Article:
UK companies with 250 or more employees must publish their gender pay gap data by April 2018.

The gender pay gap is the percentage difference between the average hourly earnings of men and women.

What is the difference between the gender pay gap and equal pay?

The gender pay gap is not the same as equal pay. Equal pay has been a legal requirement for almost 50 years and states that men and women doing work of equal value should be paid the same. This applies to all employers, no matter of their size.

So, a company might have a gender pay gap if a majority of men are in top jobs, despite paying male and female employees the same amount for comparable roles.

Why is there a gender pay gap?

There’s no one reason behind the gender pay gap. It’s a complex issue.

The Fawcett Society, which campaigns for equality, say that caring responsibilities can play a big part. Women often care for small children or elderly relatives. This means that women are more likely to work in part-time roles, which are often lower paid or have fewer opportunities for progression.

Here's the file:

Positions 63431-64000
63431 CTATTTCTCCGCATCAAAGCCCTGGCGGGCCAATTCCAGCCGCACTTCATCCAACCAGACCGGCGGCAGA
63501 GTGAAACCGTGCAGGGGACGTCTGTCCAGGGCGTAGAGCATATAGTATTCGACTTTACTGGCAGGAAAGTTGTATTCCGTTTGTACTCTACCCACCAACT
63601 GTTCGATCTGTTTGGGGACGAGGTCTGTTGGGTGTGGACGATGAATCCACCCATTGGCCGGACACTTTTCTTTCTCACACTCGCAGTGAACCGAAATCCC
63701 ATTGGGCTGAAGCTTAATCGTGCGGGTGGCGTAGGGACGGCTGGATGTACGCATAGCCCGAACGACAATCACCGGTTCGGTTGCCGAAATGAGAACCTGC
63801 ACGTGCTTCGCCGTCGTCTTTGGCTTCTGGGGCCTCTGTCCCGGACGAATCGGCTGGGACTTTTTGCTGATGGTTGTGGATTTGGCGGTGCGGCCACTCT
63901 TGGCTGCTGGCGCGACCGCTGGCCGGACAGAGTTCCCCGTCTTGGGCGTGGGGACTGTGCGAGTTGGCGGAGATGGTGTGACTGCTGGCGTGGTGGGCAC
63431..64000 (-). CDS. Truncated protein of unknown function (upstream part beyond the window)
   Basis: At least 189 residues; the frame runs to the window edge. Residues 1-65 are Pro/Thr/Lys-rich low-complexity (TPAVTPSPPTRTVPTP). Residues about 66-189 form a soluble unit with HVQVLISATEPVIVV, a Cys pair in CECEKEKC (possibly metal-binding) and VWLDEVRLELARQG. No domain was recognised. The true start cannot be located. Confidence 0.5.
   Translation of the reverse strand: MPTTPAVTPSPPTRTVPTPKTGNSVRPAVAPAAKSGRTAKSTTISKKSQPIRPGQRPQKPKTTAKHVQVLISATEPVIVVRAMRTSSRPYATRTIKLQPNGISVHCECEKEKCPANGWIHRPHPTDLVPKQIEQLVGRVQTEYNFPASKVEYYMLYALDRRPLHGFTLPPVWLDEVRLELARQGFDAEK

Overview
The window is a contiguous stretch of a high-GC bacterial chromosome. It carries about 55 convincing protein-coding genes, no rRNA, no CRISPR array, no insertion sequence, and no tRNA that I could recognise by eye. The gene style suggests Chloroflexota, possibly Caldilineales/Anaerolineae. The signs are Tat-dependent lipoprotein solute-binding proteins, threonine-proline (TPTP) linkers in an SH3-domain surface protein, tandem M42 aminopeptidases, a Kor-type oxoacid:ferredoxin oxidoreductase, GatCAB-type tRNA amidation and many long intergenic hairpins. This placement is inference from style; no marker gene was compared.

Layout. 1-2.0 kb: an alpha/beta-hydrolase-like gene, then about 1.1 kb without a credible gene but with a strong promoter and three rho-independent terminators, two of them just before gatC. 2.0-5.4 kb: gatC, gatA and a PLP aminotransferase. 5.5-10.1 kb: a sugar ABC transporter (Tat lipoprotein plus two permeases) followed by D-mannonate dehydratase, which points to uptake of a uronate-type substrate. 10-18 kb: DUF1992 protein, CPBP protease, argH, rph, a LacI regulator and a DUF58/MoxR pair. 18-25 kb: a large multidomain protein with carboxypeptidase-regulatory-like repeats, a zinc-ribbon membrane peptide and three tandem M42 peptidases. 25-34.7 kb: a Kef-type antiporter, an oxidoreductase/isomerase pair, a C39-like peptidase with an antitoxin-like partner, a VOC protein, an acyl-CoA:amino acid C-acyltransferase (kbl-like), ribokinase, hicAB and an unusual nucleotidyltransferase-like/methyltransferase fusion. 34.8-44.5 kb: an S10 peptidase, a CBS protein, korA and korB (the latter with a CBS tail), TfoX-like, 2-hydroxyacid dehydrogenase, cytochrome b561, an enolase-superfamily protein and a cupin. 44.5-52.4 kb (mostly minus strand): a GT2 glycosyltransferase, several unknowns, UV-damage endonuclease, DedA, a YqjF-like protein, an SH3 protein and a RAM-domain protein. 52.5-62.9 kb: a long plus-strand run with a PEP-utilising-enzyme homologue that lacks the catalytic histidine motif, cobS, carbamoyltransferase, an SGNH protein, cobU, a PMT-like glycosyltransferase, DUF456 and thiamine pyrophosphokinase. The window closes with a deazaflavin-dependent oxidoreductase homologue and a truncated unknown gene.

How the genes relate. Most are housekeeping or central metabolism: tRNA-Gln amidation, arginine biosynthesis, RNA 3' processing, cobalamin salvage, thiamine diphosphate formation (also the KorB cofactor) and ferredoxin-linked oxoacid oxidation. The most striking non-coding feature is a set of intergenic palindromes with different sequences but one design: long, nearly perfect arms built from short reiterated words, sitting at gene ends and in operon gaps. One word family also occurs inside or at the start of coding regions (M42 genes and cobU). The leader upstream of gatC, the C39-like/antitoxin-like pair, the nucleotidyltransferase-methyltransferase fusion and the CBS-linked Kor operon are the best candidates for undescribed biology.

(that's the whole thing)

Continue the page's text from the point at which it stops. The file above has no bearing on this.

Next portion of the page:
Another important factor is a divided labour market. Women are sadly still more likely to work in lower paid jobs. Women currently make up 62% of those earning less than the Living Wage.

Men also tend to take up a greater proportion of the most senior jobs in a company, which are higher paid.

The Prince’s Trust Gender Pay Gap

Our 2017 mean gender pay gap is 9.7%. This reflects the larger number of men that hold some of the most senior executive roles in the organisation.

We take our responsibilities to reduce this gap to zero very seriously and will be publishing our results together with what we are doing to reduce the gap.

Read our Gender Pay Gap report (pdf, 167kb)